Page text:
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Assessment of REDD+ Training Needs and Supply in Six Countries in the Africa and Asia-Pacific Regions

Executive Summary

REDD+ capacity building is fundamental to achieving REDD+ readiness, recognized as a priority area by the UNFCCC since COP 13 in 2007. There is little data, however, that describe the type of capacity building and the number of people that are reached with these initiatives in REDD+ countries. The lack of information makes it difficult to determine where additional investments in capacity building are needed.

This report presents results from a study of REDD+ capacity building initiatives that were implemented in Cambodia, Democratic Republic of the Congo (DRC), Indonesia, Liberia, Madagascar and Papua New Guinea (PNG) between September 2010 and June 2012. It is intended to assist the organizations that fund and conduct capacity building for REDD+ to more efficiently target their efforts. The report describes training supply in the country, and the perceptions of key actors engaged in the REDD+ process about the priority capacity building needs.

Data were collected through a short online survey and detailed interviews carried out over the telephone and via email. The survey participants and interviewees were identified through Conservation International’s and RECOFTC – The Center for People and Forests’s networks in the study countries as well as through Readiness Preparation Plans (RPP’s) and other documents that describe the country’s REDD+ process.

In every country the overall verdict was that the supply of REDD+ training does not meet demand. However there has been important progress in REDD+ awareness raising, training for REDD+ policy development and planning, and community carbon accounting.

NGOs are most commonly targeted by REDD+ training service providers, followed closely by local communities, indicating a shift in focus for training providers from the ‘capital cities’ towards field-level activities.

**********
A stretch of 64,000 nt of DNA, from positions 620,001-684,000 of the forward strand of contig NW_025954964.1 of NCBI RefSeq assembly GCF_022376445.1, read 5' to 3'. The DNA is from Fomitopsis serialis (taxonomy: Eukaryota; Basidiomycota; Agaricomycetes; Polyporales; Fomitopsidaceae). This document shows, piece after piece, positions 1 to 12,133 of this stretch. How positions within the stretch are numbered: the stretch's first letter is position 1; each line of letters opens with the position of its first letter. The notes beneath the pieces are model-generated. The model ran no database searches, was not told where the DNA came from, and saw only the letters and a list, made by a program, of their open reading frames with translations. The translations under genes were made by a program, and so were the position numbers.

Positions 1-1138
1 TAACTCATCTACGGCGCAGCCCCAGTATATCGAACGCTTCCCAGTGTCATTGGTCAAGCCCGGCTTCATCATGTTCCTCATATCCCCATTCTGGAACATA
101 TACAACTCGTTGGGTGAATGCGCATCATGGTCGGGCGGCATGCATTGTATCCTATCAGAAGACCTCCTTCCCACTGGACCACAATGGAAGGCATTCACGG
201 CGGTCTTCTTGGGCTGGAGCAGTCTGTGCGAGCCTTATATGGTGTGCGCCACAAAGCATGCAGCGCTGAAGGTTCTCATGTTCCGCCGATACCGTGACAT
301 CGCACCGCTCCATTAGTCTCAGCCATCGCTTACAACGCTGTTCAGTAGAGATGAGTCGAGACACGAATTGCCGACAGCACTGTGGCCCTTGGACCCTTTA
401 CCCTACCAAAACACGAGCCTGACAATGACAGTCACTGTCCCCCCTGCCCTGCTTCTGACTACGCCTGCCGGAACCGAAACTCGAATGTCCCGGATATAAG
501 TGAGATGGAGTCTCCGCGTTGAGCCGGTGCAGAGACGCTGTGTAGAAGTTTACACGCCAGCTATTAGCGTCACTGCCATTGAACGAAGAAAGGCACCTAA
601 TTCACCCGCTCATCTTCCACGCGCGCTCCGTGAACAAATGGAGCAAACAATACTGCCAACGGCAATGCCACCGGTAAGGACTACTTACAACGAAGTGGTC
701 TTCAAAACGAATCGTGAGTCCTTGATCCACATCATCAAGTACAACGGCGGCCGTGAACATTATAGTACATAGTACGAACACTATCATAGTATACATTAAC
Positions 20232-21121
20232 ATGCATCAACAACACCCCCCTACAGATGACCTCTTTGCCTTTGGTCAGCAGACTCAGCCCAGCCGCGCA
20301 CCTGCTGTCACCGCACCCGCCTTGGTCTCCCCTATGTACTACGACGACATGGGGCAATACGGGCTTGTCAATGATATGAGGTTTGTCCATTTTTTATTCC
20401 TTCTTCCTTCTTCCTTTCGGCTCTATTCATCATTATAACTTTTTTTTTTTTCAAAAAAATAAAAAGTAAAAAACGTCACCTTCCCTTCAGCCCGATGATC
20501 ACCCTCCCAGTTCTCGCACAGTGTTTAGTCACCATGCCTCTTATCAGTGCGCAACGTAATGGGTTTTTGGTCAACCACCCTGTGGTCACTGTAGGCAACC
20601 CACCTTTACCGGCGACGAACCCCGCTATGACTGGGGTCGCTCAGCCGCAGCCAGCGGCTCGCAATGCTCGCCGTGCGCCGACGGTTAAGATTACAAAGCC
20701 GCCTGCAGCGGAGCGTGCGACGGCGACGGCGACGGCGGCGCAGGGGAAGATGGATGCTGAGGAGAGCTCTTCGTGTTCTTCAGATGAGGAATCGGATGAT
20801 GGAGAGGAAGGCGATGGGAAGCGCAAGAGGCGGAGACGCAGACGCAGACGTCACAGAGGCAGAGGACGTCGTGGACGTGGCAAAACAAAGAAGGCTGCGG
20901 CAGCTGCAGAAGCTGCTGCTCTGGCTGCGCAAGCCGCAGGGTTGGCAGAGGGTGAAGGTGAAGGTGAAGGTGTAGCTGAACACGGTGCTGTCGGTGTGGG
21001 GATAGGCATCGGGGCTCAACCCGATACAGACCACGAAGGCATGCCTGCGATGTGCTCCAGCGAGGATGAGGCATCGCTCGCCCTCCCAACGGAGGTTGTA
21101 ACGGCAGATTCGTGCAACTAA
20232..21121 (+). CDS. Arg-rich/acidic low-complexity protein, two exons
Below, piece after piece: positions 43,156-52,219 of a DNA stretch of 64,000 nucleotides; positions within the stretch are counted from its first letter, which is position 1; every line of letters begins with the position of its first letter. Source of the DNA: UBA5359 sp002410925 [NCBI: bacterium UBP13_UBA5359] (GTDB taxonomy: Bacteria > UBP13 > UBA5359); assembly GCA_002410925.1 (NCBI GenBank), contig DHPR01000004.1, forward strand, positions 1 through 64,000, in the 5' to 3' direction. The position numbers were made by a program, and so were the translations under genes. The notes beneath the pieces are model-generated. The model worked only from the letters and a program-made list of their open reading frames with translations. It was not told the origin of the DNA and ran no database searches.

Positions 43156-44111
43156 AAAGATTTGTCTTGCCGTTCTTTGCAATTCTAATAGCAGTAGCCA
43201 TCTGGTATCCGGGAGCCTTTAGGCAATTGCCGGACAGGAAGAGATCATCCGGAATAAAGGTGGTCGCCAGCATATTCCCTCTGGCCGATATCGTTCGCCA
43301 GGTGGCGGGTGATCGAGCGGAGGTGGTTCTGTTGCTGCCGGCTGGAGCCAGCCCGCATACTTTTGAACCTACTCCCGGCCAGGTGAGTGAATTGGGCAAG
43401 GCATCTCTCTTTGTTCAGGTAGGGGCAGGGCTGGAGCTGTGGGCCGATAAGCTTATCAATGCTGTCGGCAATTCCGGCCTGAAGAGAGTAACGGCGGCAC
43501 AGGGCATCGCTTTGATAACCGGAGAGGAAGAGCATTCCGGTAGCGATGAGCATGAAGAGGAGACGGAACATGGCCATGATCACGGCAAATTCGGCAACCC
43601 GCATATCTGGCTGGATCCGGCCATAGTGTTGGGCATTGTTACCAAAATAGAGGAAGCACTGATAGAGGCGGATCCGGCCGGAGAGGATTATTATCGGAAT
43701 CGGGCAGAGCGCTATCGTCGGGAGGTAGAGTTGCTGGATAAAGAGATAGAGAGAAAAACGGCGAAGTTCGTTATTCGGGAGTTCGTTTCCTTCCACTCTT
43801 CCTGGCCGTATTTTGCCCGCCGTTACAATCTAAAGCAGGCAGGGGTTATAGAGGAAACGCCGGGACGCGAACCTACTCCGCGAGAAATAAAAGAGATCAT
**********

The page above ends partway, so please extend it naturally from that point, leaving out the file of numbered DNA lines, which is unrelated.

Government departments were most frequently identified by service providers as the priority stakeholders to receive further REDD+ training. The little training attention paid to the general public and land-use industries is also a cause for concern, being two stakeholder groups with a sizeable influence on the success or failure of national REDD+ implementation.

The delivery of in-person training workshops was most frequently identified as a successful training format across the study countries. This is likely because it is a tried-and-tested method, and one of the more intensive forms of training delivery. Posters and flyers reached the highest audiences at an average of nearly 6,000 per country. The fact that Radio and TV wasn’t the most far-reaching format indicates that it is not being used to its potential, and is restricted to localized rather than national broadcasting.

The most common barrier to training supply reported was a lack of resources to organize trainings, indicating potential problems with distribution and access too REDD+ training funding at a national and sub-national level.

Overall this study reveals that though REDD+ training has achieved much during its limited lifespan, the bulk of the workload remains on the horizon.


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